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Centre for Plant Biodiversity Research

Quantifying bushfires for ecology using two electronic devices and biological indicators

Moore, P.H.R. (1), Gill, A.M. (1) and Kohnert, R. (2)

(1) Centre for Plant Biodiversity Research, G.P.O. Box 1600, Canberra, A.C.T. 2601 Australia.

(2) CSIRO Division of Plant Industry, G.P.O. Box 1600, Canberra, A.C.T. 2601 Australia.


The main fire input to models concerned with the ecological impact of fires on biota or soils is temperature, either as a critical instantaneous value or as a time sequence. An instrumented system for measuring temperature-time curves in fires is described. Based on shielded mineral-insulated thermocouples and a data logger, it has proven to be effective, rugged, reliable and portable in a wide range of vegetation types. This system is relatively expensive. To obtain more extensive coverage of fires, less expensively, and to also measure rates of spread of fires, a 'temperature-residence-time meter' (TRTM) has been developed. The meter records the times that temperatures persist over a chosen value. By analysing 106 temperature-time curves from near ground level during fires in woodlands and forests at Kakadu National Park, we have found that the durations of chosen high temperatures were statistically intercorrelated (r>0.82) but that the times to reach peak temperatures from 60C (a measure of flame residence time) were poorly correlated with these durations (r>0.40). Both electronic devices have widespread application for studies of fire ecology. Selected botanical attributes may be used as post-hoc indicators of fire properties.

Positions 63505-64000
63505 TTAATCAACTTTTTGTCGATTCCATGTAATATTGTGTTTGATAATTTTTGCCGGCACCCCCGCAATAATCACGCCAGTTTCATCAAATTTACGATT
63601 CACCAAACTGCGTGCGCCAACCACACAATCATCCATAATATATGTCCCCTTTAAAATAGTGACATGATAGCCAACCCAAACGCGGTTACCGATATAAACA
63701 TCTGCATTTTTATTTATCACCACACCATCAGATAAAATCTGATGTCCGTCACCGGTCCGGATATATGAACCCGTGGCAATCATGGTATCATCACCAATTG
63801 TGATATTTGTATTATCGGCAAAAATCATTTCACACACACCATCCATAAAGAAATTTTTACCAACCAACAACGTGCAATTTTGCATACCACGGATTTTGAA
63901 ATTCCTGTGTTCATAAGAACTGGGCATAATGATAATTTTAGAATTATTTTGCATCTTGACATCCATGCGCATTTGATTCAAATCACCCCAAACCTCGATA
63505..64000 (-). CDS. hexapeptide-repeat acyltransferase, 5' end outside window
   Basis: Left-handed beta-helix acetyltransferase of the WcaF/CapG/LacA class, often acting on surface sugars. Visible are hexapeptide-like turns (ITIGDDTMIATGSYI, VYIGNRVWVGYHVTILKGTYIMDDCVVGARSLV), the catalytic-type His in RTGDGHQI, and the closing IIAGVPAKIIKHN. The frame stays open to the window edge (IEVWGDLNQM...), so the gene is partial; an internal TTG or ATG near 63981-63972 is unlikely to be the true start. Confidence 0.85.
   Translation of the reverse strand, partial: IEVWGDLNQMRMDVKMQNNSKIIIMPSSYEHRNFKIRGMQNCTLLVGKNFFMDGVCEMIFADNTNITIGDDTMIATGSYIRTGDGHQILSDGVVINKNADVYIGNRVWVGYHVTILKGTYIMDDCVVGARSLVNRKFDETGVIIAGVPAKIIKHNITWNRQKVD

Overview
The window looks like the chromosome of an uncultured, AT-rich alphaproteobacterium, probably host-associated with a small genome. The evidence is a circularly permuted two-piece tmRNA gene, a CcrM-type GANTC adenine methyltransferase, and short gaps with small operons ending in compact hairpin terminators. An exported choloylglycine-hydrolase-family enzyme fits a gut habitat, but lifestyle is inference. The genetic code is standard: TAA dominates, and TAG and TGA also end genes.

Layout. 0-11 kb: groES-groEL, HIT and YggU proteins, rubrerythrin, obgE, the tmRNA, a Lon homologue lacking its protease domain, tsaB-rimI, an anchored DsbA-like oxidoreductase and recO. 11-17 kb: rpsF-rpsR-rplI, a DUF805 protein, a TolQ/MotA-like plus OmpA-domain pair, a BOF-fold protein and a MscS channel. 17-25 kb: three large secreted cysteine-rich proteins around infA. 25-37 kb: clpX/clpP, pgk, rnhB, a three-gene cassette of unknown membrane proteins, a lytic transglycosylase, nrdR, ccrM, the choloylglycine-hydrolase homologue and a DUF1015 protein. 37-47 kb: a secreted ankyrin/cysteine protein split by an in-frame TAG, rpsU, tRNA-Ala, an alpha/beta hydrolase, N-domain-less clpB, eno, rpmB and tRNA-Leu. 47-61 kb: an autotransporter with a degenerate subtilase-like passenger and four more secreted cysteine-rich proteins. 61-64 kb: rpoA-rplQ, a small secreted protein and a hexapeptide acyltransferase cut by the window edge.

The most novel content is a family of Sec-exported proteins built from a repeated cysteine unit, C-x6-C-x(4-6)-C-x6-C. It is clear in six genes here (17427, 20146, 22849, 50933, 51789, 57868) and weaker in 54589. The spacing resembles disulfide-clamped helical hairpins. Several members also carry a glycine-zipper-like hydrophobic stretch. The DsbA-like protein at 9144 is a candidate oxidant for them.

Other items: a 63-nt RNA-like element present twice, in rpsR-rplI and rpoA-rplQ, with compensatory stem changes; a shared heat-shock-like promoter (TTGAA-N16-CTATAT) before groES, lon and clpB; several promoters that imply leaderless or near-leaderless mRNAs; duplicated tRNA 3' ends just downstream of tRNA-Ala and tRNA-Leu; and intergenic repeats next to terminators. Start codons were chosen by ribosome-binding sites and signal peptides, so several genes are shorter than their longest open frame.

Published in: Calm Science Supplement Vol. 4: 83-88 (1995) .

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